When Stewart et al10 calculated biological activity of aflibercept 0.5 mg, 2 mg, and 4 mg relative to ranibizumab at 30 days, they found an equivalent intravitreal VEGF-binding activity for the 0.5 mg dose at 73 days, the 2 mg dose at 83 days, and the 4 mg dose at 87 days. The modeling used to make these calculations was based upon the binding affinities and proposed half-lives of each agent.
VIEW 1 AND VIEW 2: DESIGN AND METHODS
VIEW 1 and VIEW 2 were parallel trials performed in the North America and Europe, Asia, and Latin America, respectively. Both were randomized multicenter active-controlled double-masked trials. Patients were randomized evenly to one of four treatment groups: 0.5 mg ranibizumab monthly, VEGF trap 0.5 mg monthly, VEGF trap 2 mg monthly, or VEGF trap 2 mg dosed every 8 weeks following a three-injection loading dose.
VIEW 1 enrolled 1,217 patients and VIEW 2 enrolled 1,240 patients, with a total of 2,457 patients with active treatment- naïve neovascular AMD being evaluated, making this the largest clinical trial performed in retina.
Baseline demographics of VIEW 1 and VIEW 2 were well matched within the two individual studies, although there were more Asian patients in VIEW 2 (20% of study group), and patients were slightly younger. Baseline vision was at approximately 20/100 and the central retinal lesion composition was similar.
VIEW 1 OUTCOMES8
Prevention of moderate vision loss was achieved in 94% to 96% in all four groups and all doses and treatment schemes of VEGF trap were found noninferior to ranibizumab. The 0.5 mg monthly group achieved a mean gain of seven letters, the 2 mg monthly group a mean just under 11 letters, and the 2 mg dosed every 8 weeks after the initial loading dose gained a mean just under eight letters. The ranibizumab monthly group, in comparison, gained a mean eight letters of visual acuity. The only statistically significant difference was found between the monthly ranibizumab and the monthly 2 mg dose of VEGF trap (with the VEGF Trap 2.o mg dose demonstrating superiority).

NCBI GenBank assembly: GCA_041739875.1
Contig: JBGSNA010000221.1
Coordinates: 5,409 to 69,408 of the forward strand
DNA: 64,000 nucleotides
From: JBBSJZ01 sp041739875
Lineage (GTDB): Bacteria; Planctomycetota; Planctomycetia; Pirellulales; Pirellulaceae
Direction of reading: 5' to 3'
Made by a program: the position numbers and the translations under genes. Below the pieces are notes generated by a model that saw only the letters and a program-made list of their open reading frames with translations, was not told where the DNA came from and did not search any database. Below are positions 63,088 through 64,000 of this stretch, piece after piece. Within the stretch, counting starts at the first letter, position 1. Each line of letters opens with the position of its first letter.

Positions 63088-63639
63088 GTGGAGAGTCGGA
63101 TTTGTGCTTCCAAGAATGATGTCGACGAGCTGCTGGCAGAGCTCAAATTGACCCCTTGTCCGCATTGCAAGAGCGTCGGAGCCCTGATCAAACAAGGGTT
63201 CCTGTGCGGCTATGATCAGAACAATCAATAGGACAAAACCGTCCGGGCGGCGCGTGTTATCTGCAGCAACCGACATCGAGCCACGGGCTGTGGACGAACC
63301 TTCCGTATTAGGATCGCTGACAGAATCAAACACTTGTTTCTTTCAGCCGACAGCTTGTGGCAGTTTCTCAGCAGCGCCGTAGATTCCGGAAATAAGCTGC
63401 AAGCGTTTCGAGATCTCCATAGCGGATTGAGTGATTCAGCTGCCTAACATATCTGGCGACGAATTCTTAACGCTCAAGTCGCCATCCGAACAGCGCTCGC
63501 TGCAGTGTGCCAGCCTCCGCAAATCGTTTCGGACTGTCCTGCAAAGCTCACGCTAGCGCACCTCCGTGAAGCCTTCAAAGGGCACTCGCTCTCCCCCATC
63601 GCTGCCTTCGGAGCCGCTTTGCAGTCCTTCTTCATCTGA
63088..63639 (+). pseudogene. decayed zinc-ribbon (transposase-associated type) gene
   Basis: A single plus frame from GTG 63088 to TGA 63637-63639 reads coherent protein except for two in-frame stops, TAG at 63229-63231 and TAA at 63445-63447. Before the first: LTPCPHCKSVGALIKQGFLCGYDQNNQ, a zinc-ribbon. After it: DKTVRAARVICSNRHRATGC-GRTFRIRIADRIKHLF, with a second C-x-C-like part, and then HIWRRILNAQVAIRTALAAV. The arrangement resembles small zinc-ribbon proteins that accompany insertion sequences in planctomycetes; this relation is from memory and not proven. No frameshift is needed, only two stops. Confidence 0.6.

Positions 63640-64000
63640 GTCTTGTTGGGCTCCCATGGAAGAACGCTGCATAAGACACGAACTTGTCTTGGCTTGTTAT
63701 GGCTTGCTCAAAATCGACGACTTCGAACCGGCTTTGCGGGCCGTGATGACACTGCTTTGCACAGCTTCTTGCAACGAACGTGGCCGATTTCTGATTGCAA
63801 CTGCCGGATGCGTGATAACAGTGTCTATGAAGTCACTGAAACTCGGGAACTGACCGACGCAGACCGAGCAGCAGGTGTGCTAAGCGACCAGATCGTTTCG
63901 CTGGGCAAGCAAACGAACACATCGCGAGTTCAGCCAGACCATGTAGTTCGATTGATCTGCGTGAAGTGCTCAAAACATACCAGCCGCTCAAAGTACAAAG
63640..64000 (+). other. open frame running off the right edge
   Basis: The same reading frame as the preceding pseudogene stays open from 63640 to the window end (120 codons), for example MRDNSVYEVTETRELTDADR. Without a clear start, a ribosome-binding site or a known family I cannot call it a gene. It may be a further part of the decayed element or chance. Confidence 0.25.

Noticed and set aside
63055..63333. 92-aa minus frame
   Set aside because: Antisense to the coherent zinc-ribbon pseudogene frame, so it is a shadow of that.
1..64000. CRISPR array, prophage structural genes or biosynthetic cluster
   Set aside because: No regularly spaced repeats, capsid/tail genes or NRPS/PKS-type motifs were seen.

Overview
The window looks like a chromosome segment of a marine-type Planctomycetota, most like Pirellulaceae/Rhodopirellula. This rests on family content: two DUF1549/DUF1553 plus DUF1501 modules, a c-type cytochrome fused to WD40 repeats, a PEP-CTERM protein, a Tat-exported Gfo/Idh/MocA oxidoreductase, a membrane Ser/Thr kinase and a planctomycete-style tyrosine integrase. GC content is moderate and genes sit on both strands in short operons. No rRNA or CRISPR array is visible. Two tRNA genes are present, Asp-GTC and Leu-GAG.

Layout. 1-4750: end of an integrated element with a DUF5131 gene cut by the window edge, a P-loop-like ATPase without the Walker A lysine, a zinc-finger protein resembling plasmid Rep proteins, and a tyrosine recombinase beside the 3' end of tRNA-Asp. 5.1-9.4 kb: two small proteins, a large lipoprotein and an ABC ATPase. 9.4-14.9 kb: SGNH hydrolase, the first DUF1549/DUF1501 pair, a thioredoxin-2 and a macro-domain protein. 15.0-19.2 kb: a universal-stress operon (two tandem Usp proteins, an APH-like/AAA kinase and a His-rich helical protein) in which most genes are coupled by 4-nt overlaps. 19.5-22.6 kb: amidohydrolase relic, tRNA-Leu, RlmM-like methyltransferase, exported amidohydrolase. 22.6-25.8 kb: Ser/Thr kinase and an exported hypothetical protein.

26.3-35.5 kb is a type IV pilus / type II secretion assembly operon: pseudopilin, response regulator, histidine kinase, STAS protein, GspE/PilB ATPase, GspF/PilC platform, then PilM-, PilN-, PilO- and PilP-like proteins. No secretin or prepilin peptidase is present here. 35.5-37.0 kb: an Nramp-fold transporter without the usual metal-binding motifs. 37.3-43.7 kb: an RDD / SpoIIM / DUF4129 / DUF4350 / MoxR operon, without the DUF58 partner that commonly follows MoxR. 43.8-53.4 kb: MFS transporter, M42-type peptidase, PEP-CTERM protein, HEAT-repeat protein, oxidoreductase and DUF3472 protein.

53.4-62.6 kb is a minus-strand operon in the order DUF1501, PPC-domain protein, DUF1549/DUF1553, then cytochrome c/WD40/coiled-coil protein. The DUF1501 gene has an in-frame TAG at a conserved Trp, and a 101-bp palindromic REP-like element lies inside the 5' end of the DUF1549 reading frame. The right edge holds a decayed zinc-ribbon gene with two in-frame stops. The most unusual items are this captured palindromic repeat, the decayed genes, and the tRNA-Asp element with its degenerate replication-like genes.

There were very few serious ocular adverse events in any of the four groups and the numbers of serious systemic adverse events was also relatively low. Death occurred in 1.6% of the ranibizumab group and in 1.3% for all the VEGF trap groups combined. Vascular events occurred in 1.6% of the ranibizumab and all of the VEGF trap groups.
VIEW 2 OUTCOMES9
As with the VIEW 1 study, the primary endpoint of prevention of moderate visual acuity loss was achieved in all the groups in VIEW 2. Ninety-four percent to 96% of patients maintained visual acuity in the range of +3 or -3 lines, indicating that VEGF trap at all doses was noninferior to ranibizumab.
As with VIEW 1, the ocular, systemic, and vascular adverse events were infrequent.
VEGF trap was well tolerated across all doses and dose regimens and demonstrated similar ocular and systemic safety profiles as ranibizumab. Furthermore, the visual acuity and anatomical outcomes in VIEW 1 and VIEW 2 suggest that VEGF trap has the potential to deliver the same outstanding visual and anatomic outcomes with less frequent dosing to achieve a significant decrease in the treatment burden that patients, their families, and clinicians have come to incur.